If you deposit a rifle with a magazine, or an open shotgun with a magazine in a barrel, make sure everything makes it into the dump barrel. If the magazines hang out over the edge of the barrel, the weight can sometimes cause the barrel to fall over. You could be given a DQ for a dropped gun if the dump barrel falls. Rifle slings are also easily caught up on dump barrels. 

Learning Range Commands

a photo of a female 3 gun competition competitor with a 12 gauge shotgun
It’s easy to learn the range commands for 3 Gun once you know the order ROs present them on the range.

Most 3 gun competitions use the same or similar range commands. These are the ones you most likely will receive at the match:

  1. Make Ready – Once the Range Officer (RO) gives this command, that’s your signal to prepare and position all your firearms. The stage brief will tell you how your firearms are to start. You might start fully loaded, empty chamber, or completely unloaded. This is your time to load your firearms. Place them how you want them on the stage, and get into your start position. 
  2. Are You Ready? – Once you are in your start position, the RO will typically give you a few seconds to settle into position and then will ask this question. Unless you give an answer of “No” or “Not Ready”, the RO will assume any nonresponse means you are ready. 
  3. Standby – This command will follow the previous. It indicates that the start buzzer of the timer is about to go off.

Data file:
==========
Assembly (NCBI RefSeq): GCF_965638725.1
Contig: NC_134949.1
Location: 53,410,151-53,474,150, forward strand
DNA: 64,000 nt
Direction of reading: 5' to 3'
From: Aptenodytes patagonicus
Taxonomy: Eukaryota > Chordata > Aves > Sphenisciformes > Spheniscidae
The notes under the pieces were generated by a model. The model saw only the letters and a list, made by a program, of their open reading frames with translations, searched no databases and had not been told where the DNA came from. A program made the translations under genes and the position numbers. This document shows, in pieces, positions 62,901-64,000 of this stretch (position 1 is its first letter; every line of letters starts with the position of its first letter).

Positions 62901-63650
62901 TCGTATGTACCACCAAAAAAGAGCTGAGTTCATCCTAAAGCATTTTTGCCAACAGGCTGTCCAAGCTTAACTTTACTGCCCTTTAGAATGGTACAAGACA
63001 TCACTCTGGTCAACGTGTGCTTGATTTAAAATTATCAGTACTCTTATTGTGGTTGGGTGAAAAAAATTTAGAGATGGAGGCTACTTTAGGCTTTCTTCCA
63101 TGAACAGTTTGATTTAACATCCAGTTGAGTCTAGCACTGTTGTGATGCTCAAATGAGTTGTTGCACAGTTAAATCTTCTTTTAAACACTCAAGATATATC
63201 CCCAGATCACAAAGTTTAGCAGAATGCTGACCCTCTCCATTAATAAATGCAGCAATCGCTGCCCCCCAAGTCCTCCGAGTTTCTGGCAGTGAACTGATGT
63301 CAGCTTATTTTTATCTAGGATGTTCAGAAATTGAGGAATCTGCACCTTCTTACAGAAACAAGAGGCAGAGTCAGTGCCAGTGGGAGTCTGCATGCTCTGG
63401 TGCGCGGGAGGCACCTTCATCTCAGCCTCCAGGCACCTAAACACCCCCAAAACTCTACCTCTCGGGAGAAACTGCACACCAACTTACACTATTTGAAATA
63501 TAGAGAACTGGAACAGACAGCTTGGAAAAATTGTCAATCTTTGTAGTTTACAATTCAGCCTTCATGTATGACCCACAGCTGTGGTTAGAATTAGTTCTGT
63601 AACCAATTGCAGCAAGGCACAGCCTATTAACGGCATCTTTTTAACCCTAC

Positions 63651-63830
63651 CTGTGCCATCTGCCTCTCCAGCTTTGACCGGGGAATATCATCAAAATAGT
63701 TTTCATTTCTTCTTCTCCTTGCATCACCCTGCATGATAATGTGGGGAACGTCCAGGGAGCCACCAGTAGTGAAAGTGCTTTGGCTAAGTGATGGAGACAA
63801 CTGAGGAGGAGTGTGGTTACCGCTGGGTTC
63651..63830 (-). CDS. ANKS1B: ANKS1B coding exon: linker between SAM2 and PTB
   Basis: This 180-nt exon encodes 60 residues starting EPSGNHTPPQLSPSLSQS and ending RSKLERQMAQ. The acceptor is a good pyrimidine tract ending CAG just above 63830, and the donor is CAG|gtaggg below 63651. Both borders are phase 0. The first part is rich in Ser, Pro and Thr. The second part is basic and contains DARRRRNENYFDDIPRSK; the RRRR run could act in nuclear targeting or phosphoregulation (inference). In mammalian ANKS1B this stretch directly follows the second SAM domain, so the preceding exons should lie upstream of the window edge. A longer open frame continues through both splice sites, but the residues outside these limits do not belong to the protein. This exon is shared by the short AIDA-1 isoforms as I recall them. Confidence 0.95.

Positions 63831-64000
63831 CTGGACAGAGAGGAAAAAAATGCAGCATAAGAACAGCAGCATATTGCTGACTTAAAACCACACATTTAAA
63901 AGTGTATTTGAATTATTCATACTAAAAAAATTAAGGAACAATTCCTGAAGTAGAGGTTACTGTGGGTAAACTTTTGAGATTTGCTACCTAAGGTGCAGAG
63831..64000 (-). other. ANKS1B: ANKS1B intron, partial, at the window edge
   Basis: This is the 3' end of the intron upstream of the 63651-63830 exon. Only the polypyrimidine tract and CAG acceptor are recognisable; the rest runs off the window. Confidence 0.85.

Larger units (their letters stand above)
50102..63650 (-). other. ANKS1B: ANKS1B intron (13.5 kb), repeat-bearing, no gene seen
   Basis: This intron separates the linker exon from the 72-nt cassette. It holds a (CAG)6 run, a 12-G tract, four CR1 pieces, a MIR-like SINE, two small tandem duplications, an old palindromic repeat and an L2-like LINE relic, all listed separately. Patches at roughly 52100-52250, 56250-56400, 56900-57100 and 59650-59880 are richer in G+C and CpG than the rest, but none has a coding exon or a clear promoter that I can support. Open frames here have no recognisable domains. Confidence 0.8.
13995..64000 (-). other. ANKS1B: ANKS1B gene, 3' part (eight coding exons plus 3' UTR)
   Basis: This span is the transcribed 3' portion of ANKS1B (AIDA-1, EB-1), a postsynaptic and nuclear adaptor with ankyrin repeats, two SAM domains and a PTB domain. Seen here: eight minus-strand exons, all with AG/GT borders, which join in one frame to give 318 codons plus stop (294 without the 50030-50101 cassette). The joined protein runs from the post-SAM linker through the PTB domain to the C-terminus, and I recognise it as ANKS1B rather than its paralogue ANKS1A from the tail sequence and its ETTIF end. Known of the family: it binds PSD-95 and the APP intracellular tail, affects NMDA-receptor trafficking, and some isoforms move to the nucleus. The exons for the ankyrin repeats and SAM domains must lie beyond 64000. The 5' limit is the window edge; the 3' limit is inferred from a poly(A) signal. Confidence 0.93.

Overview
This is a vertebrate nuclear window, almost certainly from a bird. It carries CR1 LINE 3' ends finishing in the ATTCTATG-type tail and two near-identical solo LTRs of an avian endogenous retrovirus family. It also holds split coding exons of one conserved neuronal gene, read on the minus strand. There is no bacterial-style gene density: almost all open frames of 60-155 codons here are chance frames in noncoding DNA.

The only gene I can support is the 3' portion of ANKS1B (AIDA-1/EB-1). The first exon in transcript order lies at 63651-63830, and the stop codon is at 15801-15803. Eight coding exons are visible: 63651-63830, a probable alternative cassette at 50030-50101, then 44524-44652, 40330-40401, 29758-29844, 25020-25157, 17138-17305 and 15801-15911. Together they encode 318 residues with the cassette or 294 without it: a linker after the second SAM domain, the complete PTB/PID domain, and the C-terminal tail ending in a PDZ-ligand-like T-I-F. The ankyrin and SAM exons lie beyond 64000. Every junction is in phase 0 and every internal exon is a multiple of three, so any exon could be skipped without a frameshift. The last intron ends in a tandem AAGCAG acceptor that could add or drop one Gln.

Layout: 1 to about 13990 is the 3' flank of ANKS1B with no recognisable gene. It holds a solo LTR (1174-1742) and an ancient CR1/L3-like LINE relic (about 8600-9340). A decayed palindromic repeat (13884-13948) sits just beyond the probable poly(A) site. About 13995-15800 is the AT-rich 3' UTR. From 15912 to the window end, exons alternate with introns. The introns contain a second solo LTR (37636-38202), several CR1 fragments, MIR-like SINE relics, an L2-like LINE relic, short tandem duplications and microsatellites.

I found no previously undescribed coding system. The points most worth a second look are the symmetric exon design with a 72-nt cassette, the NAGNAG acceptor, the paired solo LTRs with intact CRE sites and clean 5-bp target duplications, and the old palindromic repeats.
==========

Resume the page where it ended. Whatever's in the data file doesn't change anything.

4. Stop – If you hear this while you are shooting a stage, you must cease firing. Stop moving, and wait to hear any instructions from the RO. They can give this command for a number of reasons. When an RO hears a squib, they give this command. If the RO spots any part of the stage not reset from the last shooter, they’ll give this command. They might also command “stop” if they see some other interference or safety concerns. 
  5. If You are Finished, Unload and Show Clear (If Clear, Hammer Down, Holster) – Once you finish shooting, the RO gives this command. Unload whichever firearm is in your possession. Show a clear chamber to the RO with your muzzle pointed downrange. You should remove all magazines from your firearms. If you’re using a tube shotgun, empty the tube. Make sure you flag shotguns and rifles. For pistols, the RO will ask for the hammer to be down and pistol holstered. After showing a clear chamber, you’ll move your slide forward. Pull the trigger pointing downrange to prove nothing is in the chamber, and holster the pistol. If there is an external safety, especially on single action pistols, you should engage it before holstering. 
  6. Range is Clear – The RO announces this command once all shooters cleared their firearms. Scoring and resetting targets will commence after this. 

Is Shooter Ready?

As you use your guns and gear in 3 gun competitions, they will wear out. Be sure to lube, do proper maintenance, and more to keep everything in operational condition. There’s nothing more disappointing than equipment failure during a match. Practice makes perfect. You’ll want to put in the work on the range with your gear before attending your first match. Be sure to share what you’ve learned with new and veteran 3 gun shooters! There’s a lot to be learned and a lot of fun to be had competing in 3 gun competitions.